Japan will lift its entry ban on foreign travelers from China, South Korea, six other countries and Taiwan from Nov. 1, government officials said Friday, as it gradually eases COVID-19 travel restrictions in a bid to revive its battered economy.
Australia, Brunei, New Zealand, Singapore, Thailand, and Vietnam will also be taken off the entry ban list, as all of them have largely brought the pandemic under control, the officials said.
Japan, however, continues to suspend visa waiver agreements with other countries and limit the issuance of new visas, meaning in most cases tourists will still not be able to visit.
File photo taken on Sept. 11, 2020, shows passenger planes parked at Narita airport near Tokyo. (Kyodo) ==Kyodo
The decision, made at a meeting of the government’s coronavirus response task force presided over by Prime Minister Yoshihide Suga, was announced after the Foreign Ministry earlier in the day lowered its travel advisories for the countries and regions from Level 3 to Level 2.
Suga said Japan will ease its requirement for Japanese nationals and foreign residents returning from overseas to undergo a 14-day quarantine period, also from Nov. 1, a move aimed at facilitating business trips.
To be eligible for the exemption, returning travelers will need to limit their overseas trips to within seven days, and for the first 14 days upon their return refrain from using public transportation and save their smartphone GPS data to aid in contact tracing, as well as submit an itinerary detailing their plans during that time.
It is the first time Japan has lifted its entry ban on any country or region since it began putting parts of China including Wuhan, where the coronavirus was first detected, on the list in early February.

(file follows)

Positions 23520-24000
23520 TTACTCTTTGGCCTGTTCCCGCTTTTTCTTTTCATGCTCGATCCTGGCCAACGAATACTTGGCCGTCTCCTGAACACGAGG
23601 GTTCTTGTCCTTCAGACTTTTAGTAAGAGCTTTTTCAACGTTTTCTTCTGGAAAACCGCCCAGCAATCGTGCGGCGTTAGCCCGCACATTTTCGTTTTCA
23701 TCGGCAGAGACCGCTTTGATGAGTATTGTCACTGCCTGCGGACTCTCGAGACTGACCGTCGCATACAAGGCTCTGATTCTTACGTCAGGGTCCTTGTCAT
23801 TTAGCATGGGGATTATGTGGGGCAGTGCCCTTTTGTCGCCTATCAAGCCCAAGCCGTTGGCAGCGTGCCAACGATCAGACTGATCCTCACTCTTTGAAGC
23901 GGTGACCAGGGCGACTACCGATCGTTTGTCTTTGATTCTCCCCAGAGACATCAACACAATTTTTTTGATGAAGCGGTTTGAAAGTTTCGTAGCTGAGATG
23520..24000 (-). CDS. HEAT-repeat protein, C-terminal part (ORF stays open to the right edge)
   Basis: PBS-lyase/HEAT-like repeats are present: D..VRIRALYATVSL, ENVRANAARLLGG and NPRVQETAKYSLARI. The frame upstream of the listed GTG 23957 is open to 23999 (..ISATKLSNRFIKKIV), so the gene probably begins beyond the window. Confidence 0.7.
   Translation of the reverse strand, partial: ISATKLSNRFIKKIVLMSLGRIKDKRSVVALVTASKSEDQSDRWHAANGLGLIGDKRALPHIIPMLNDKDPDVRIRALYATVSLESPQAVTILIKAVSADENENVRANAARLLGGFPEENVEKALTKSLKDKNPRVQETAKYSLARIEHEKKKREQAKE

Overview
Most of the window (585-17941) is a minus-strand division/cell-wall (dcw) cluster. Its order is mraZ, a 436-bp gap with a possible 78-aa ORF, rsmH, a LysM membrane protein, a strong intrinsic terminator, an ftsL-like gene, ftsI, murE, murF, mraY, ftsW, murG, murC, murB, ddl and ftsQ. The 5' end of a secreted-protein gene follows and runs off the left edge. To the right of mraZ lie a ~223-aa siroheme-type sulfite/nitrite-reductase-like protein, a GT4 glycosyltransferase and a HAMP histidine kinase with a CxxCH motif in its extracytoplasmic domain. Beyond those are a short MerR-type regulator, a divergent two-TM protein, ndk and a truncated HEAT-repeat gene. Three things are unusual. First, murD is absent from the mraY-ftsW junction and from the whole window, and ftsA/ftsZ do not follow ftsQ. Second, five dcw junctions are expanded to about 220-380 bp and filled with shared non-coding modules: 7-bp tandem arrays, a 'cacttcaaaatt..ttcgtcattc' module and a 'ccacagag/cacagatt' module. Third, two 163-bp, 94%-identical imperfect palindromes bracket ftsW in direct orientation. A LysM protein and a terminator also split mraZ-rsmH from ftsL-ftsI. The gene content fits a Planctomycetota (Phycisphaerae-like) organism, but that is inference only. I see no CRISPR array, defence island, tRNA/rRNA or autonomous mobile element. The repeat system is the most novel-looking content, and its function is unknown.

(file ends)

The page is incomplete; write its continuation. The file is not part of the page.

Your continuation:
Meanwhile, Myanmar and Jordan will be added to the list, bringing the total number of countries and regions covered by the entry ban to 152. Foreigners without residential status who have recently been to any of these places will in principle be turned away, with some exceptions for humanitarian reasons.
Foreign Minister Toshimitsu Motegi announced the lowering of the travel advisories in a press conference on Friday, requesting citizens avoid nonessential trips to these areas, whereas the ministry had previously warned against all travel there.
Separately, Motegi said Japan has lifted another set of travel advisories it had issued for all countries and regions in March in response to the pandemic.
Such advisories were issued uniformly to alert travelers of possible risks of becoming stranded on foreign soil due to tightened border controls and the imposition of lockdowns.
“We will lift the travel alerts for all regions as regular international flights have started to resume,” Motegi said.
“But the alerts remain in place for Syria, Iraq and other regions where security situations require caution.”
Japan has been gradually rolling back its border restrictions imposed to curb the spread of the coronavirus, as part of efforts to revive its economy.
Motegi said Japan and Vietnam have also agreed to restart reciprocal business travel from Sunday.
With the measure, travelers will no longer need to observe a 14-day quarantine upon arrival if they test negative for the coronavirus and turn in itineraries among other preventive measures.
Vietnam became the third country with which Japan has resumed travel for people on short-term business trips following Singapore and South Korea.